Corporate code releases are always an uncertain prospect. The contribution
of a large body of code is always welcomed, but only time will tell what
sort of development and user community will eventually develop around that
code. SAP released its relational database management system (SAP-DB) to
great fanfare in October, 2000. Compared to some of that month's other
(Atipa acquires OpenNMS, VA Linux hires the Debian project
leader, the PostgreSQL hackers to go work for Great Bridge, EBIZ and the
Linux Mall merge, Turbolinux gets $30 million in venture funding,
LynuxWorks files for its IPO, Progeny Linux ships its first beta
distribution, Linus claims "no show-stopper bugs" in 2.4.0-test10), SAP-DB
has been a raging success. Still, relative to the other free database
systems (PostgreSQL, MySQL, and perhaps even Interbase/Firebird), SAP-DB
has not pulled in a particularly large community.
Nobody can say the same thing about MySQL. This free relational database
manager, despite a lingering reputation for lacking the features that
"real" database systems have, claims some four million installed systems.
MySQL's user community is large and strong, and MySQL AB, the copyright
holder for MySQL, is apparently thriving. But MySQL's "fast, reliable, but
still a toy" reputation (at least in some circles) is probably not helping
MySQL AB win those really big contracts.
announcement of a partnership between MySQL AB and SAP makes a
fair amount of sense for both sides. Under this deal, MySQL AB gets
the right to sell commercial versions of SAP-DB, which will be relicensed
entirely under the GPL and renamed. SAP-DB will thus become a product much
like the current MySQL offerings, but one aimed at "enterprise"
MySQL AB gets a new product to sell which has a lengthy large-deployment
track record and which should prove easier to market to large companies.
SAP's sales force and existing large company customer base should also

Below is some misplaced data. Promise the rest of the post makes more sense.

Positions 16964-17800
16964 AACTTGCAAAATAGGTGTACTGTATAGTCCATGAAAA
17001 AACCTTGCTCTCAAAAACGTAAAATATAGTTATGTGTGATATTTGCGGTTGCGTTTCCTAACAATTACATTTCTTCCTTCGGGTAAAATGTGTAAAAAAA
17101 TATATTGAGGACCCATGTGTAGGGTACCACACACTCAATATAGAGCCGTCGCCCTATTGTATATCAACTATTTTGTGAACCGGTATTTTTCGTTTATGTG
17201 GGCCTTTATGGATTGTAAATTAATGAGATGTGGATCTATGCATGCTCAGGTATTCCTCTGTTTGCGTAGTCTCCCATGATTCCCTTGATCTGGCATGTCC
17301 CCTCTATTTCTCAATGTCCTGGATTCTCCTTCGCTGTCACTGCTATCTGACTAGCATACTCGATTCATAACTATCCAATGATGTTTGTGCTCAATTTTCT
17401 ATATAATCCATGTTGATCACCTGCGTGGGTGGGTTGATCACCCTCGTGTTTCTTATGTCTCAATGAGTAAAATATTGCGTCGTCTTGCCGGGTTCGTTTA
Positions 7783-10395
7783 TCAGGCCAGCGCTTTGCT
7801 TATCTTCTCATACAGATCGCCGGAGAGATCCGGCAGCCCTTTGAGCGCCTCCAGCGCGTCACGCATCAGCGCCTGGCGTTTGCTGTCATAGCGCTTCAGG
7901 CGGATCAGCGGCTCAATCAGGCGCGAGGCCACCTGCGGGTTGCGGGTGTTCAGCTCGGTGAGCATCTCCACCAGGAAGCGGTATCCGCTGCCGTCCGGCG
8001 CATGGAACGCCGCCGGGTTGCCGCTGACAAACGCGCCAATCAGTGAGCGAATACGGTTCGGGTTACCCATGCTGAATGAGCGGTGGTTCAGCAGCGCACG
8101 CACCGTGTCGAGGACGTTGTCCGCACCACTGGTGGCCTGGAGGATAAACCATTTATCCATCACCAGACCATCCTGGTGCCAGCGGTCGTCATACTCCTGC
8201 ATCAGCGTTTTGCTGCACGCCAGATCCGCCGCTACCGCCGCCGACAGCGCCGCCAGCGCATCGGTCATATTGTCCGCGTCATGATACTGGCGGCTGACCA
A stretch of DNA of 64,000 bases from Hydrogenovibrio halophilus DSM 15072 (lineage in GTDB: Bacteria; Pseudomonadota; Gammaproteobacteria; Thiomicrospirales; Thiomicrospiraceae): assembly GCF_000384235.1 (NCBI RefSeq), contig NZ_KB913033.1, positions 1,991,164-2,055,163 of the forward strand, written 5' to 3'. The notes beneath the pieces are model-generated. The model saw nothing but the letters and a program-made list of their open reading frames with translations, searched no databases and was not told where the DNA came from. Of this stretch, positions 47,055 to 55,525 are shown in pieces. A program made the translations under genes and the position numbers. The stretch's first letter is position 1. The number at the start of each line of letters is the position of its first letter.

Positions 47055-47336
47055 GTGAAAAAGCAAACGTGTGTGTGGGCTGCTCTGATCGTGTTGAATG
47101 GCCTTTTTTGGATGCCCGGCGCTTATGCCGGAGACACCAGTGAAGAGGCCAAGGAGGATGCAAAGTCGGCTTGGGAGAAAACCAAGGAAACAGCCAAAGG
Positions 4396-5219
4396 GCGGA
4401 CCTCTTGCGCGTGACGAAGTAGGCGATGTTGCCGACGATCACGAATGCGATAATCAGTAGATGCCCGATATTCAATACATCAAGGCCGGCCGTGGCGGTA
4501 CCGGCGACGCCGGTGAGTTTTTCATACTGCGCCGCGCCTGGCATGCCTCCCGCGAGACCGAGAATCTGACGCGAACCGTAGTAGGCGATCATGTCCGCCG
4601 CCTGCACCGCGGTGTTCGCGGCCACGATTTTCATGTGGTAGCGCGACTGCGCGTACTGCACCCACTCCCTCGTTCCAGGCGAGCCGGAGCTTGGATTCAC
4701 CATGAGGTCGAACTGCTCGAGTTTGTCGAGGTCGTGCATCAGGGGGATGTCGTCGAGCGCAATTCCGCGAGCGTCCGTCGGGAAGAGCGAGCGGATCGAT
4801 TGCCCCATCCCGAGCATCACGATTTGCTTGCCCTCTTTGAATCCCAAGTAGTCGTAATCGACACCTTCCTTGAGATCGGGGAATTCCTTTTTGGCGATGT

prove most helpful in that regard. And, of course, MySQL gets to mix
together the best of both systems to create "the next-generation MySQL open
source enterprise database."
SAP, meanwhile, gets access to a brand with great respect in the free
software community. MySQL AB has a proven ability to create an active
developer and user community around a free database system; this skill will come
to great use in reviving interest in the database formerly known as
SAP-DB. More significantly, however, is the fact that MySQL AB has
figured out how to sell proprietary licenses to a free software product,
pleasing its customers while simultaneously avoiding alienating the
developer community. The company's ability to walk that fine line bodes
well for SAP-DB's future.
If there is a down side to this deal, it is that the SAP-DB client
libraries, which were formerly licensed under the LGPL, will, in the
future, only be available under the GPL. That change is crucial to the
entire strategy, of course; it is the lever that will force proprietary
software vendors to buy a commercial license. But it is a change which
will upset users who were making use of the previous LGPL licensing; a look
at the sapdb-general
mailing list shows a handful of messages from users who are unhappy
with the new state of affairs.
Of course, those users have not really lost anything; the current SAP-DB
release cannot and will not be taken away from them. They simply will not
have the same access to future releases. SAP-DB users have the right to
fork the code base and maintain the code independently, and they might just
do so. But it is hard to see a forked SAP-DB attracting a larger community
than SAP-DB has now, especially when the folks over at MySQL appear to be
having all the fun.
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